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Vol. 20 (2006 Spring)

Helping Non-tenured Education Faculty Get Published in Peer-reviewed Journals

  • Joseph Sanacore
June 21, 2017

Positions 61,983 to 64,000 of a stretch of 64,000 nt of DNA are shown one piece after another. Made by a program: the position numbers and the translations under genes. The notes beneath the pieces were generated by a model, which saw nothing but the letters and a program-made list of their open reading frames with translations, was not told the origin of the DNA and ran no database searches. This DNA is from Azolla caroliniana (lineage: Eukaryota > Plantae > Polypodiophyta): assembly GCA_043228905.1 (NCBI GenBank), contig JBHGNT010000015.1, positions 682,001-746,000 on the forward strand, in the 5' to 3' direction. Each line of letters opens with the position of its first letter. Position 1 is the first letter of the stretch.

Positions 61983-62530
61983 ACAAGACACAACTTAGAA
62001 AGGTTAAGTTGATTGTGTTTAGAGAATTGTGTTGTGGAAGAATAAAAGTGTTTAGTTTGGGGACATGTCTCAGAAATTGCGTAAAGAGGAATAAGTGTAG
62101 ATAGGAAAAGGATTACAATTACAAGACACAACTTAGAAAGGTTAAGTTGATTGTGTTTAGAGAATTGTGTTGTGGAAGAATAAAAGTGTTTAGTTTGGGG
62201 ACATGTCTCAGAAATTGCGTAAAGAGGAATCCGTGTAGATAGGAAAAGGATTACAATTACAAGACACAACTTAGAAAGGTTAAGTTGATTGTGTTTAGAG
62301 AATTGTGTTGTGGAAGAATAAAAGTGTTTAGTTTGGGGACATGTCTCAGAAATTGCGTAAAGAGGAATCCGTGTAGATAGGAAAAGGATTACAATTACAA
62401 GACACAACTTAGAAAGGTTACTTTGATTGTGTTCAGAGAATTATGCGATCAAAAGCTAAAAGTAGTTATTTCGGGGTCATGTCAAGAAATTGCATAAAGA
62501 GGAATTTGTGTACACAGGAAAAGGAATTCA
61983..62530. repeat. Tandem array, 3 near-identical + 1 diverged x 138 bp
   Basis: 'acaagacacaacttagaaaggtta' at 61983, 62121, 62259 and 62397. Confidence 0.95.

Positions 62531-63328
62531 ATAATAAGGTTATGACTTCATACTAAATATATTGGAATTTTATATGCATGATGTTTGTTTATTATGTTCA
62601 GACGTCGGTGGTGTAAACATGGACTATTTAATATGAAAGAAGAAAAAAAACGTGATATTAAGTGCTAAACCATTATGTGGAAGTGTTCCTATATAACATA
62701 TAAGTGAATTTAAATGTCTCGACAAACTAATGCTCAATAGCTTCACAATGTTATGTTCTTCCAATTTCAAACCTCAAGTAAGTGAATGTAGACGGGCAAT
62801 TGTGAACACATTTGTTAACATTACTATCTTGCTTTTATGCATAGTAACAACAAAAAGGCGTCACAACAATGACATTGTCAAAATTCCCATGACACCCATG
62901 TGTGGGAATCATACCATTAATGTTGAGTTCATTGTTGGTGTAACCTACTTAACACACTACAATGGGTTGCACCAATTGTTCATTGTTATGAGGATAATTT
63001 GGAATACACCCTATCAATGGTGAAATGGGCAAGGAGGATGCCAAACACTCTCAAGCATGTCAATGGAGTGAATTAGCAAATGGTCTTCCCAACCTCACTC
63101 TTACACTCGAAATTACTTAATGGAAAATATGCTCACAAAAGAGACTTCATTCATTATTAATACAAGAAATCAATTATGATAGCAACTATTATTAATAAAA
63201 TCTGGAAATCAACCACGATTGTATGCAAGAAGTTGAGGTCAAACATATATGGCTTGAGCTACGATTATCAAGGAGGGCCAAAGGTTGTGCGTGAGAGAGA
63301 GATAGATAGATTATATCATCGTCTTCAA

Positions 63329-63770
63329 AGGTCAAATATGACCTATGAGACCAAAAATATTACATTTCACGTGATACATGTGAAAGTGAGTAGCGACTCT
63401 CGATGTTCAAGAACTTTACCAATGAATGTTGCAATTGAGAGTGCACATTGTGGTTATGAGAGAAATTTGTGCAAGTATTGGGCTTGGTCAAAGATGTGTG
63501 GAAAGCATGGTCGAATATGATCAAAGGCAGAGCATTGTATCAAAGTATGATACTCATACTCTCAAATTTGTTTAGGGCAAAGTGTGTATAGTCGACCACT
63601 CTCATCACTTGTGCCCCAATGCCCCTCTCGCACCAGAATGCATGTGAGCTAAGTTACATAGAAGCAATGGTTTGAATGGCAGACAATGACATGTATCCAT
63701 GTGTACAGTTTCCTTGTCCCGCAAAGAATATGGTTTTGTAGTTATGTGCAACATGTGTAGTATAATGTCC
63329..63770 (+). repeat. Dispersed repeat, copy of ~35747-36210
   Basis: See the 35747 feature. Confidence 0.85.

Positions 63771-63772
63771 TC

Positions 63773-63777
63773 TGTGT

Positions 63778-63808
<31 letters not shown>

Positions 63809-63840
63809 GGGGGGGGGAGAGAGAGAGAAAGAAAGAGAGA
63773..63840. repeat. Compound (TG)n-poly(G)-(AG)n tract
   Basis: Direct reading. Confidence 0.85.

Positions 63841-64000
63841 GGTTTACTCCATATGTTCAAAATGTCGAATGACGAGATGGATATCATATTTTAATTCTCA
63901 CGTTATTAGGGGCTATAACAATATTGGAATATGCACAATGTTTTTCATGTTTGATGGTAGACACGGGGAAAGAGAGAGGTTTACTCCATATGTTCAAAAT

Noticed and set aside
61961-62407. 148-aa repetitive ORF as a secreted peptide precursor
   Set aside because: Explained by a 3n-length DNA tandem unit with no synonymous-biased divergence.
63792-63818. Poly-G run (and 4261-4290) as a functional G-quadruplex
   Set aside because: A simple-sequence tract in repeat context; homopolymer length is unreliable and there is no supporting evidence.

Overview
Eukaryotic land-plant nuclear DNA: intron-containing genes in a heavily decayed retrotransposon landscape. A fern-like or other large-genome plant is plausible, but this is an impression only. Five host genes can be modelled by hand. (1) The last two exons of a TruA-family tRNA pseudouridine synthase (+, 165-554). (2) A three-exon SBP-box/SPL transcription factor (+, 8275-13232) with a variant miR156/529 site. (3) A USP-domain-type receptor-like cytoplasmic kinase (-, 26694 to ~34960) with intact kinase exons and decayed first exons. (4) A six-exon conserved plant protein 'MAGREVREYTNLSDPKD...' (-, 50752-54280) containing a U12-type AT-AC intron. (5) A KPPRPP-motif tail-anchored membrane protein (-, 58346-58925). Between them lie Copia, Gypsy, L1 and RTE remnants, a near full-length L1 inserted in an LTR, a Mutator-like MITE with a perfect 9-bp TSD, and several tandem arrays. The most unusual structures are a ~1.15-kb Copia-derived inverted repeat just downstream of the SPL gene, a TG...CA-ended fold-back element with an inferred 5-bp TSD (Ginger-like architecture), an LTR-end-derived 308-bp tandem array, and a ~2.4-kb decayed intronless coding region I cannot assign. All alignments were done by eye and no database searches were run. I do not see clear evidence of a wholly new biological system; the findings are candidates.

If university trustees and administrators in the United States require junior faculty to publish or perish, then they should provide extensive support for this requirement. Such support is evident in the School of Education at the C.W. Post Campus of Long Island University, where administrators and faculty became team members and held cooperatively planned informal get-togethers with non-tenured faculty. These informal sessions focused on pertinent topics aimed at getting published in peer-reviewed journals. The topics included: (a) synthesizing a dissertation and condensing it into a manuscript format; (b) increasing an awareness of the format, content, editorial policy, and audience of journals for which authors intend to submit a manuscript; (c) realizing creative potential and being aware of methods that kill creativity; (d) becoming a serious critic and editor of one's own work; (e) weighing the benefits of submitting manuscripts to themed issues or regular issues of journals; (f) selecting journals that represent one's current developmental level of research and writing and that the university considers acceptable; (g) considering electronic journals as viable options for publishing; (h) thinking about presenting a paper at a convention but realizing its pros and cons; and (i) managing a busy academic year while being productive and visible, but not exhausted.